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ASU Electronic Theses and Dissertations


This collection includes most of the ASU Theses and Dissertations from 2011 to present. ASU Theses and Dissertations are available in downloadable PDF format; however, a small percentage of items are under embargo. Information about the dissertations/theses includes degree information, committee members, an abstract, supporting data or media.

In addition to the electronic theses found in the ASU Digital Repository, ASU Theses and Dissertations can be found in the ASU Library Catalog.

Dissertations and Theses granted by Arizona State University are archived and made available through a joint effort of the ASU Graduate College and the ASU Libraries. For more information or questions about this collection contact or visit the Digital Repository ETD Library Guide or contact the ASU Graduate College at gradformat@asu.edu.


Mime Type
Subject
Date Range
2011 2019


ABSTRACT Elite experience and careers in judged female sports complicate the binary categories of retirement while they are especially exposed to cultures of abuse, pressure and subjectivity. This thesis is comprised of multiple voices and experiences from the elite female athletic perspective, including my autoethnographic narrative. Highlighted and discussed are the topics of sexual assault and abuse, family pressure on children to do and excel at sport, the National Team experience representing the United States and subjected bodies and judging. It is an aim of this thesis to culminate all of those factors in the final chapter and hold that …

Contributors
Haylor, Alyson Marie, Colbern, Allan, Mean, Lindsey, et al.
Created Date
2019

Understanding the consequences of changes in social networks is an important an- thropological research goal. This dissertation looks at the role of data-driven social networks on infectious disease transmission and evolution. The dissertation has two projects. The first project is an examination of the effects of the superspreading phenomenon, wherein a relatively few individuals are responsible for a dispropor- tionate number of secondary cases, on the patterns of an infectious disease. The second project examines the timing of the initial introduction of tuberculosis (TB) to the human population. The results suggest that TB has a long evolutionary history with hunter-gatherers. …

Contributors
Nesse, Hans P, Hurtado, Ana Magdalena, Castillo-Chavez, Carlos, et al.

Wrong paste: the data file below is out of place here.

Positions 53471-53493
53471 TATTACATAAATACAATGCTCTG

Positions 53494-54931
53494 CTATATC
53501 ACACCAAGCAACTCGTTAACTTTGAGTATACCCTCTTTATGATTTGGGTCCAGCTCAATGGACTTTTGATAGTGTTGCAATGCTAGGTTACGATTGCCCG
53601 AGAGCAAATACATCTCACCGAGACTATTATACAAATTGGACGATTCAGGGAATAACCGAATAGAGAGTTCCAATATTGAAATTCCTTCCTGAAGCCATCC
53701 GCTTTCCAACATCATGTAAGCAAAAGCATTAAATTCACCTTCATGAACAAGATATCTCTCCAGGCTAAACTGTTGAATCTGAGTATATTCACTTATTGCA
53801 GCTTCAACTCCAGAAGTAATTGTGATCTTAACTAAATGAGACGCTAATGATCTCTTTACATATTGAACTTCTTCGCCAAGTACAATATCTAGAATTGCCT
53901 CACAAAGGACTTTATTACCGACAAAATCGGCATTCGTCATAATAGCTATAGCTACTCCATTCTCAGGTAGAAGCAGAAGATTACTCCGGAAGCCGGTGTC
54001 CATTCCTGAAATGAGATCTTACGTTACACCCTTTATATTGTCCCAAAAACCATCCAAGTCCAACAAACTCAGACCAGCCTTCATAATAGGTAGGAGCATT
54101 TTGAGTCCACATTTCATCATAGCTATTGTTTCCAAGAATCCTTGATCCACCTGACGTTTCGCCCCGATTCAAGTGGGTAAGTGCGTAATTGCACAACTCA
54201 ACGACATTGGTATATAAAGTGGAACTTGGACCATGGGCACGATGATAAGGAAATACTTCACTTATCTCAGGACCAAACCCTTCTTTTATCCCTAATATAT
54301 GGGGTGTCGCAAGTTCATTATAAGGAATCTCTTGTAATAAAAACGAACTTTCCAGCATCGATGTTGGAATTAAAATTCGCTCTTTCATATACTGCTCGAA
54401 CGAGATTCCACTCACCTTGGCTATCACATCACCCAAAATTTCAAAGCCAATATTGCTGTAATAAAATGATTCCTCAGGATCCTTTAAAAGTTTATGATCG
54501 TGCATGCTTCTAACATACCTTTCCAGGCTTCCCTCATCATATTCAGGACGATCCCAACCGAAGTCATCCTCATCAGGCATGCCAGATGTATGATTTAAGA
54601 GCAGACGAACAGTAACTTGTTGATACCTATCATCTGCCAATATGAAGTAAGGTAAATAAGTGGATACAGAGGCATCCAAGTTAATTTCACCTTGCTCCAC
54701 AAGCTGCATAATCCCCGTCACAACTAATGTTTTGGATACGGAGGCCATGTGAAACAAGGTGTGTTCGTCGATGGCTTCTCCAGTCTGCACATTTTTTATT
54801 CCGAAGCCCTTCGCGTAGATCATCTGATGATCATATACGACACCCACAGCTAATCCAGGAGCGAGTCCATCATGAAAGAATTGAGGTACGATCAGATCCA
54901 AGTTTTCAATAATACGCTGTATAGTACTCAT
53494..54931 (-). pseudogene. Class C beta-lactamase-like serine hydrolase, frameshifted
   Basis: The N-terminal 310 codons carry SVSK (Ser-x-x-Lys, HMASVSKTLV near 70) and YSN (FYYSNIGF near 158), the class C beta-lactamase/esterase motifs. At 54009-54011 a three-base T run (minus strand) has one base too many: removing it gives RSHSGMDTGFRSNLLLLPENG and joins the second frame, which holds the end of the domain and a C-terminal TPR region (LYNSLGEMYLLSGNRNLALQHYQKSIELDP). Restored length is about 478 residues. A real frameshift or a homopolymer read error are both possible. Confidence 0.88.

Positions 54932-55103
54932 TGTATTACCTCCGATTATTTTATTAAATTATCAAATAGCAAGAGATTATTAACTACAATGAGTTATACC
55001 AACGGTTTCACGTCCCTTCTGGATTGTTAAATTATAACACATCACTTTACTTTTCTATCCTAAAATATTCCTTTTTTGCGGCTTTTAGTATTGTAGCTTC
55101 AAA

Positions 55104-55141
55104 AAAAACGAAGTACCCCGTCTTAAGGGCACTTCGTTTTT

Created Date
2019

Evolutionary and economic theories of fertility variation argue that novel subsistence opportunities associated with market economies shape reproduction in ways that both increase parental investment per child and lower overall fertility. I use demographic and ethnographic data from Guatemala as a case study to illustrate how ethnic inequalities in accessing market opportunities have shaped demographic variation and the perceptions of parental investments. I then discuss two projects that use secondary data sets to address issues of conceptualizing and operationalizing market opportunities in national and cross-population comparative work. The first argues that social relationships are critical means of accessing market opportunities, …

Contributors
Hackman, Joseph Victor, Hruschka, Daniel J, Maupin, Jonathan, et al.
Created Date
2019

The field of intercultural communication emerged from demonstrated need in the public sector and has roots in cultural anthropology. There is continued need in academic and practitioner domains for improved ways to effectively engage across cultures. To do so, it is necessary to develop approaches that enable a person to take the emic perspective of an intercultural Other. Worldview is a promising concept in several fields, such as anthropology and cross-cultural psychology, but remains undeveloped in the field of intercultural competence. In addition, existing conceptualizations and approaches to identify worldviews are too comprehensive or ambiguous to be useful. The purpose …

Contributors
Steiner, Elena, Corman, Steven R, Kim, Heewon, et al.
Created Date
2019